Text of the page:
Martin Luther’s explanation of the Eighth Commandment says it quite well: “We should fear and love God that we may not deceitfully belie, betray, slander, nor defame our neighbor, but defend him, speak well of him, and put the best construction on everything.” So be it!

Political and Ecclesiastical Nominees

Luther's Coat of ArmsOnly those who have been living in a cave for several months are unaware of the remarkable distinctions among the candidates eager to occupy the Oval Office in the White House. Areas of disagreement exist, both within major political parties and across party lines. These differences include positions on everything from the economy to immigration to Supreme Court appointees to foreign policy and more. Some differences are minor. Others are vitally significant.

Perhaps not quite so obvious to some are similar distinctions in the ecclesiastical world, particularly that of my own church body, The Lutheran Church—Missouri Synod. Nominees for the office of national president to be elected in the coming months have been announced. All three candidates are clergymen in good standing on the Synod’s roster of ordained ministers of the Gospel. They all also strongly profess allegiance to the authority of Holy Scripture and to the Lutheran Confessions as a correct interpretation of Scripture. We would expect and accept nothing less.

That commitment works well where basic matters of faith and life are concerned but not so well for issues on which Holy Scripture and the Confessions may be silent or non-conclusive or on which varying interpretations simply are not in agreement. Basic general commitment to these important documents does not necessarily imply concurrence among these men on matters of importance for the future of the LCMS. Here are some topics on which LCMS nominees might differ:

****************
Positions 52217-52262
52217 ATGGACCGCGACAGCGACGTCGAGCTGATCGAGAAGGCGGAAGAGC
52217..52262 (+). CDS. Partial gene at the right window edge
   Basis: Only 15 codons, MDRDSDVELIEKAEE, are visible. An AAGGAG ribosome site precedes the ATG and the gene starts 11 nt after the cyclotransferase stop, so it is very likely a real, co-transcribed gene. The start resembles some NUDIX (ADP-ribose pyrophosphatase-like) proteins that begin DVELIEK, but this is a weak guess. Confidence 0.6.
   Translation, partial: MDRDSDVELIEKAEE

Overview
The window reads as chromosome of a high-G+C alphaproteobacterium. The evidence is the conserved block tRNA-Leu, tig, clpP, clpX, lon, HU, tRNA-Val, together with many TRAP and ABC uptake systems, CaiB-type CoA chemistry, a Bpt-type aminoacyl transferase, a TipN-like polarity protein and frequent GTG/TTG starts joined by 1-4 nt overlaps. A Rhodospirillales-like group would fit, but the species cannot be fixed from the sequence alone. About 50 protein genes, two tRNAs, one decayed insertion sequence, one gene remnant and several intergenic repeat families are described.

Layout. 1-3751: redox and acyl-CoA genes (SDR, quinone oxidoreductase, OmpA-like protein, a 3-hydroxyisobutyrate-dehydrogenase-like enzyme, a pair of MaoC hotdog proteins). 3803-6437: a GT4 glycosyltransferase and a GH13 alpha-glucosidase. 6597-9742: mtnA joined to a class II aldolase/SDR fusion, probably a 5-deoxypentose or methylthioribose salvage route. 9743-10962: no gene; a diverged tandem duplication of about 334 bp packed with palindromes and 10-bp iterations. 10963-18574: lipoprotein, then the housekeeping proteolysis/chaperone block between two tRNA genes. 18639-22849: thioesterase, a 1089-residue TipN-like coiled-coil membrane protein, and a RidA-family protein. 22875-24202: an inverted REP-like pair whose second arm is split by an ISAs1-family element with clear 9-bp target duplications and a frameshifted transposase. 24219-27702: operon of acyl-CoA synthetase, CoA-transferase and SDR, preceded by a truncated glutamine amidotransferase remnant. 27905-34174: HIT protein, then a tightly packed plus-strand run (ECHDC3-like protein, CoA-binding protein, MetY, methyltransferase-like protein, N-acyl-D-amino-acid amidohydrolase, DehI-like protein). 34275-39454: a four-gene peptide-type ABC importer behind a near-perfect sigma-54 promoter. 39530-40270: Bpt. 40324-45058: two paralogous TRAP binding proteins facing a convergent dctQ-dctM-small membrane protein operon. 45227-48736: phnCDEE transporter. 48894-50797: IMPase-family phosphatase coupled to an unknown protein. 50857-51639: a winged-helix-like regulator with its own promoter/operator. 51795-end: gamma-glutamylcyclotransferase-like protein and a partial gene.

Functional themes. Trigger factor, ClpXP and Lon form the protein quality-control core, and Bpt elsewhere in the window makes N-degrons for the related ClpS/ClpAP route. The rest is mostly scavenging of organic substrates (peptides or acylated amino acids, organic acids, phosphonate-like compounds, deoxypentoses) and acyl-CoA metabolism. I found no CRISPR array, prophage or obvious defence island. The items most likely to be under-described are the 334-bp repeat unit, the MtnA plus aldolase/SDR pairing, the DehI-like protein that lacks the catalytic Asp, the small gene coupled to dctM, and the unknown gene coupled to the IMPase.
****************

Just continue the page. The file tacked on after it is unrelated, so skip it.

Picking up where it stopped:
• View of the role of the church in society.
  • Flexibility or rigidity in worship style and content.
  • Interpretation of the biblical doctrine of eternal election.
  • Attitude toward clergy participation in public civic events.
  • Application of biblical principles of inter-Christian relationships.
  • Understanding and commitment to the mission of Christ’s Church.
  • Approach to biblical interpretation of the role of women in the church.
  • Evangelical or stringent attitude toward administration of the Sacraments.

In addition to that list, other important considerations differentiate candidates from one another in both the political and ecclesiastical arenas. These include personal integrity, courage, management style, leadership effectiveness, ability to work well with others, trustworthiness, collaborative spirit, loyalty and moderation in all things. A basic question many people ask is whether they would be proud to be represented by the person elected to the office of president of the nation or the church.